Energy deficiency during dialysis can have a large effect on body weight progress since hemodialysis patients dialyze for years. Patients lose on average 3 kg of body weight in the first 3 years of dialysis treatment if no nutritional support is provided [31, 32]. Our study, showed that protein and energy requirements can be achieved with additional protein and energy-enriched in-between meals. As expected no effect on body weight was found, possibly due to the limited duration of the study. An extra 264 kcal per dialysis day was consumed, which theoretically means an increase in fat mass of 2.6 kg after one year.
No effect on handgrip strength was found in our study. Literature showed that a higher protein and energy intake may lead to an improvement of handgrip strength and functional status [19]. Handgrip strength is an indicator of the muscle function and is related to the total body muscle mass. A loss of 10% muscle protein will lead to reduced muscle strength. Indirectly it provides an impression of malnutrition. Qureshi et al. and Stenvinkel et al. found significantly lower handgrip strength in patients who were assessed as malnourished by the SGA [33]. In several studies a significant positive relationship between handgrip strength and lean body mass (protein mass) measured by DXA was found [33]. A possible explanation could be that the duration of 6 weeks is too short to demonstrate a difference, and that an increase of 18 grams of protein intake per day of dialysis treatment might not be enough. Our study included a limited number of patients in comparison with other studies.
Postprandial hypotension is one of the reasons for some, why meals during dialysis are not prescribed [34]. In our study, hypotensive episodes where measured before and during the study. No difference was found in hypotensive episodes, thus postprandial hypotension was not provoked during intervention with in-between meals [35].
Serum phosphate did not increase significantly after the intervention period of 6 weeks with the protein (phosphate rich) and energy-enriched in-between meals. An explanation could be the attention for the intake of phosphate binders. Phosphate binders were also provided when patients forgot them. This is also found in the FrEDI study where no extreme rise of serum phosphate was shown after eating a protein-enriched meal during dialysis together with a phosphate binder. Hyperphosphatemia contributes to the development of vascular calcifications, which increases the risk of cardiovascular morbidity. Prevention is also possible by reducing foods high in phosphate. However, these foods also contain a lot of protein. Research shows that hemodialysis patients with lower serum phosphate level can reach a better prognosis by correctly taking their medicines and a higher protein intake compared to a low serum phosphate- and low protein intake [2, 5, 36].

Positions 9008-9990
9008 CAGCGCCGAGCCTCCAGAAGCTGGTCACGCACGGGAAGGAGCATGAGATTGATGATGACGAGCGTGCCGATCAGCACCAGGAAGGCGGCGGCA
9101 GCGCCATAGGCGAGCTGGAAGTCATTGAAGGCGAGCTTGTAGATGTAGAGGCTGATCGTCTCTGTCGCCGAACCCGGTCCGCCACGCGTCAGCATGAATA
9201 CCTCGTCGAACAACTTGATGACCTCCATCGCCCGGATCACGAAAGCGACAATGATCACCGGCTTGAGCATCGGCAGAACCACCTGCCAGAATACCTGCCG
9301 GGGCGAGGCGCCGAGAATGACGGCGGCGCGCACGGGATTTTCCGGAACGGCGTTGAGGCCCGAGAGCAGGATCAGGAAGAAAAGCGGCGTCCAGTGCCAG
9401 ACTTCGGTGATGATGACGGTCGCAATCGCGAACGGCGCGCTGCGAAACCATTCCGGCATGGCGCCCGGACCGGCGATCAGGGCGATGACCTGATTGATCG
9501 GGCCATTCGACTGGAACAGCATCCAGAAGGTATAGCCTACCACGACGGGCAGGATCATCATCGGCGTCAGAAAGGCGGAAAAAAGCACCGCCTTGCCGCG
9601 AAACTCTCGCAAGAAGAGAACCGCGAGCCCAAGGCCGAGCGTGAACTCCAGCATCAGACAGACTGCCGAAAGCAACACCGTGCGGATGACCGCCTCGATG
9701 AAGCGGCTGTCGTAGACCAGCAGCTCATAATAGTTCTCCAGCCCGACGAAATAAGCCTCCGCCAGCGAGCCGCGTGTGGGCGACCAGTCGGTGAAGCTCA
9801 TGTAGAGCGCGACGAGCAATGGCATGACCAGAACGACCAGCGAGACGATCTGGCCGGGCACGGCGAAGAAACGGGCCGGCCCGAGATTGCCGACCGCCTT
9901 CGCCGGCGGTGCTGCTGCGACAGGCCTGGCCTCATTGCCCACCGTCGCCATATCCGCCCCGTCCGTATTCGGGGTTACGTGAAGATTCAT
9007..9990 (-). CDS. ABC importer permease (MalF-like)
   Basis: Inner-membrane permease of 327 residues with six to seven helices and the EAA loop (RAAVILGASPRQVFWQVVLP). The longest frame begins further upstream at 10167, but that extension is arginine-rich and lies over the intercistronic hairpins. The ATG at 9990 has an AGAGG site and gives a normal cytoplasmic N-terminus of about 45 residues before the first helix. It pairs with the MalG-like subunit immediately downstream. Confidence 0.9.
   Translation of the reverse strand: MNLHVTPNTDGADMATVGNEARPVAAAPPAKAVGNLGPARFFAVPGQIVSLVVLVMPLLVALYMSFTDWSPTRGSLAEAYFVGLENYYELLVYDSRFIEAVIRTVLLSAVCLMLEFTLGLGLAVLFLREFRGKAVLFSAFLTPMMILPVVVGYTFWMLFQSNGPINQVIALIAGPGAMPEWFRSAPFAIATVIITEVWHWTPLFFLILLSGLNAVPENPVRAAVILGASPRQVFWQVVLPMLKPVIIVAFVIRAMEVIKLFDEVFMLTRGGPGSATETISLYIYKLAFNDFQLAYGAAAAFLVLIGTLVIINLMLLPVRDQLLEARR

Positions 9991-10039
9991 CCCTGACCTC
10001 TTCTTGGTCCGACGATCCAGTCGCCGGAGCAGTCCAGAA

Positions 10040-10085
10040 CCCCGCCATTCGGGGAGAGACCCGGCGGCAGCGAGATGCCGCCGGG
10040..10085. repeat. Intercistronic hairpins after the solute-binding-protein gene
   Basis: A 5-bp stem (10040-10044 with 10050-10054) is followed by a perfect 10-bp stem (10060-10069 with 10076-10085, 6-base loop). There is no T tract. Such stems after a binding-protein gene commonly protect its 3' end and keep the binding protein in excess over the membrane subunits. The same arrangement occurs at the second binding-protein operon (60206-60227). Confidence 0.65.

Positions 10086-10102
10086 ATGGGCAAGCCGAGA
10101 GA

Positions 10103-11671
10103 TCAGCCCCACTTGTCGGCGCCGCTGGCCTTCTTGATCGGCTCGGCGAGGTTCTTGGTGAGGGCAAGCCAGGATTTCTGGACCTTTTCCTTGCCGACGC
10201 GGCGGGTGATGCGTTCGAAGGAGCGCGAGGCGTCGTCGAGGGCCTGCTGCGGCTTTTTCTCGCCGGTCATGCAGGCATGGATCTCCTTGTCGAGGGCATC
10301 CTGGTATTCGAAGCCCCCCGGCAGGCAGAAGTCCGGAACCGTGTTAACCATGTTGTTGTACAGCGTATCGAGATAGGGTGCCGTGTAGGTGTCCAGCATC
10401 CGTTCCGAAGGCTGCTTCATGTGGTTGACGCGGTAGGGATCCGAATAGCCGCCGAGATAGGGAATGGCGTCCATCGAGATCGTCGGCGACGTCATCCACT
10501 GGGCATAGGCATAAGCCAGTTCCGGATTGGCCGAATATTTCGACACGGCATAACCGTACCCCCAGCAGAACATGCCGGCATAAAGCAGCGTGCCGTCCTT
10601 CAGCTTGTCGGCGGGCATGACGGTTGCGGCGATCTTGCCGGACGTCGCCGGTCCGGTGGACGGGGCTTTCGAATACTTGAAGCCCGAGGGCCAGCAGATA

Appetite of the patients was good at baseline and after six weeks. Patients ate more by providing additional in-between meals and education on protein. The attention to nutrition, inbetween meals and the "luxury" of being offered something extra during dialysis might stimulate to eat more and better. During our study, patients were offered 7 different in-between meals. The "ordinary" foods and drinks were consumed most, instead of the oral supplements.
However this study has some limitations. The study groups were small and possibly not representative of the entire dialysis population. It is not certain that results are due to the intervention because there was no control group. Also the 24- hour recall method could cause biased results, however differences between pre- and post-assessment would be expected to be less biased. Because the normalized Protein Nitrogen Appearance (nPNA) has not been determined in all patients, this could not be compared with the data of the 24 hour recall.



Most of the hemodialysis patients consume inadequate amount of protein and energy on dialysis days. This study shows that the protein and energy intake can be improved by providing a protein and energy-enriched in-between meal (15 grams of protein and 240 kcal) during dialysis treatment and education. Rich in protein and energy in-between meals should be part of the assortment of food in dialysis wards.



The authors thank Tessa Slieker, Mariska Koolen, Najoua Zanaki, and Maryam Hdoudoe for their help with this study.



There are no potential financial conflicts of interest for each author.
The Dutch Kidney Foundation has provided financial support in writing the report.